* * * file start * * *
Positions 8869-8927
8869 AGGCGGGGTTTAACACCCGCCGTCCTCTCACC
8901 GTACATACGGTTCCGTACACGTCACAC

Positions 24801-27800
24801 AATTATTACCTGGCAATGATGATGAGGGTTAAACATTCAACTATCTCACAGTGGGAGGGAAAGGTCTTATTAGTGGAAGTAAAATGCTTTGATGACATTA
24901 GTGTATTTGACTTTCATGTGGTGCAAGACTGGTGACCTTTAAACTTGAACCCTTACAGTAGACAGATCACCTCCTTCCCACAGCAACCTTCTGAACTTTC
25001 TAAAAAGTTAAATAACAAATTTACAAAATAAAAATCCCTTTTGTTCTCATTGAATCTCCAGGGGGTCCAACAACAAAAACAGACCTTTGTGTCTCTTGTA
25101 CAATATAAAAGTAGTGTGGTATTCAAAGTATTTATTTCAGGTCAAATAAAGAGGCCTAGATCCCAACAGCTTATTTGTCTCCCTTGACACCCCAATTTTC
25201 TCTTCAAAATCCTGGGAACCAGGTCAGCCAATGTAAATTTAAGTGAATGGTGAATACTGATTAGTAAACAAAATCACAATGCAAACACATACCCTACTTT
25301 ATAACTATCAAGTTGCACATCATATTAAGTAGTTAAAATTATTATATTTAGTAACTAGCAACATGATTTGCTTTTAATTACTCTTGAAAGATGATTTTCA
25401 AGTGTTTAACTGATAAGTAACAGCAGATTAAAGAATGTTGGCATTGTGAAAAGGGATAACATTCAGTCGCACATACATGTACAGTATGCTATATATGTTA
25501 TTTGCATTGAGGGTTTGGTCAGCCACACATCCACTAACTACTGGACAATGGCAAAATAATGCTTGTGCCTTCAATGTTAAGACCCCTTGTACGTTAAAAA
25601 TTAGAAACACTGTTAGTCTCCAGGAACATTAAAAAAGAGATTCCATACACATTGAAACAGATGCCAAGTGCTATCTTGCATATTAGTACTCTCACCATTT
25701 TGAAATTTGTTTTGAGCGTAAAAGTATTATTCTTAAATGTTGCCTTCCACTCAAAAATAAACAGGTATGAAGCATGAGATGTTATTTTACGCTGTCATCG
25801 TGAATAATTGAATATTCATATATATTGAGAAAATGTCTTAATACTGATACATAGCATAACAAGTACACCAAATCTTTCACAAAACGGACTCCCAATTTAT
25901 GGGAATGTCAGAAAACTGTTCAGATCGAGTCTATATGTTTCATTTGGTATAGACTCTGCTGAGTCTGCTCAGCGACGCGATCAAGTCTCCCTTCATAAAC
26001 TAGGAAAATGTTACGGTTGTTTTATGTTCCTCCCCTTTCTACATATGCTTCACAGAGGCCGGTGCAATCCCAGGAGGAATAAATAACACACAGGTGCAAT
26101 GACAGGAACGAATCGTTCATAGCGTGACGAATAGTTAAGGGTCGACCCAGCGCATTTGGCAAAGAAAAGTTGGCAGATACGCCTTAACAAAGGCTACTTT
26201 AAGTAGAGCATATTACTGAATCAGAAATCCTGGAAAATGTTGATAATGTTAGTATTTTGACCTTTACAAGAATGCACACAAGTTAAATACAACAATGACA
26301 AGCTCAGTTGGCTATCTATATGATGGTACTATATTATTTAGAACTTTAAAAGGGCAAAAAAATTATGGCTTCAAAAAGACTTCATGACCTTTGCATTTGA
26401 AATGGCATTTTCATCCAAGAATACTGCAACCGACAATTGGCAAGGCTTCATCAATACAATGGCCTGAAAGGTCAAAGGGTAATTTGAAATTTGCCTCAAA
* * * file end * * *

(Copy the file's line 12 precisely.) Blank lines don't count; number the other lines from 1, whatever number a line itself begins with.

25501 TTTGCATTGAGGGTTTGGTCAGCCACACATCCACTAACTACTGGACAATGGCAAAATAATGCTTGTGCCTTCAATGTTAAGACCCCTTGTACGTTAAAAA